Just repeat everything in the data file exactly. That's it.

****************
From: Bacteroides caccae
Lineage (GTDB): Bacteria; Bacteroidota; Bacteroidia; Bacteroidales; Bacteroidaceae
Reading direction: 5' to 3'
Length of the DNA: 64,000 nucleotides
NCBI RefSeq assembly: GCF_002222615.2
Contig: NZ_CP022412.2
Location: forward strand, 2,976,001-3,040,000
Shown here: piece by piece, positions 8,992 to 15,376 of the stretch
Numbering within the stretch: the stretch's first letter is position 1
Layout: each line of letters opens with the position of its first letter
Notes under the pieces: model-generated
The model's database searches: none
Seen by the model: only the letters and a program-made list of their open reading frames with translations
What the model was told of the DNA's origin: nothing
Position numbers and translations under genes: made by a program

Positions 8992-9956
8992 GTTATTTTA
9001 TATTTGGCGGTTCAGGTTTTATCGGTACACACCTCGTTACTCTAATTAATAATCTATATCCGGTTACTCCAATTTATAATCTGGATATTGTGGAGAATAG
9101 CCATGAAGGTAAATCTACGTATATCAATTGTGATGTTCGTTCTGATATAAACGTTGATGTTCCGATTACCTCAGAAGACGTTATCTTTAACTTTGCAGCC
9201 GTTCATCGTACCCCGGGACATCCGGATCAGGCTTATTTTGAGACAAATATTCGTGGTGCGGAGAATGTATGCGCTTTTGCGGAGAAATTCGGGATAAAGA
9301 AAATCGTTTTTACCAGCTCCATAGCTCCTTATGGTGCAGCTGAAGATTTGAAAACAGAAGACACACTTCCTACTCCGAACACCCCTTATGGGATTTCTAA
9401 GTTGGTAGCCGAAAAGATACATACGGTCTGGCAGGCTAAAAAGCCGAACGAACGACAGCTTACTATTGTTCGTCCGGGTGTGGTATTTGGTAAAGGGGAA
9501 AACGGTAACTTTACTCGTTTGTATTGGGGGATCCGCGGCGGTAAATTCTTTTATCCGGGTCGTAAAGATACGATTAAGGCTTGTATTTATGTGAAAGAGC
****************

From: Bacteroides caccae
Lineage (GTDB): Bacteria; Bacteroidota; Bacteroidia; Bacteroidales; Bacteroidaceae
Reading direction: 5' to 3'
Length of the DNA: 64,000 nucleotides
NCBI RefSeq assembly: GCF_002222615.2
Contig: NZ_CP022412.2
Location: forward strand, 2,976,001-3,040,000
Shown here: piece by piece, positions 8,992 to 15,376 of the stretch
Numbering within the stretch: the stretch's first letter is position 1
Layout: each line of letters opens with the position of its first letter
Notes under the pieces: model-generated
The model's database searches: none
Seen by the model: only the letters and a program-made list of their open reading frames with translations
What the model was told of the DNA's origin: nothing
Position numbers and translations under genes: made by a program

Positions 8992-9956
8992 GTTATTTTA
9001 TATTTGGCGGTTCAGGTTTTATCGGTACACACCTCGTTACTCTAATTAATAATCTATATCCGGTTACTCCAATTTATAATCTGGATATTGTGGAGAATAG
9101 CCATGAAGGTAAATCTACGTATATCAATTGTGATGTTCGTTCTGATATAAACGTTGATGTTCCGATTACCTCAGAAGACGTTATCTTTAACTTTGCAGCC
9201 GTTCATCGTACCCCGGGACATCCGGATCAGGCTTATTTTGAGACAAATATTCGTGGTGCGGAGAATGTATGCGCTTTTGCGGAGAAATTCGGGATAAAGA
9301 AAATCGTTTTTACCAGCTCCATAGCTCCTTATGGTGCAGCTGAAGATTTGAAAACAGAAGACACACTTCCTACTCCGAACACCCCTTATGGGATTTCTAA
9401 GTTGGTAGCCGAAAAGATACATACGGTCTGGCAGGCTAAAAAGCCGAACGAACGACAGCTTACTATTGTTCGTCCGGGTGTGGTATTTGGTAAAGGGGAA
9501 AACGGTAACTTTACTCGTTTGTATTGGGGGATCCGCGGCGGTAAATTCTTTTATCCGGGTCGTAAAGATACGATTAAGGCTTGTATTTATGTGAAAGAGC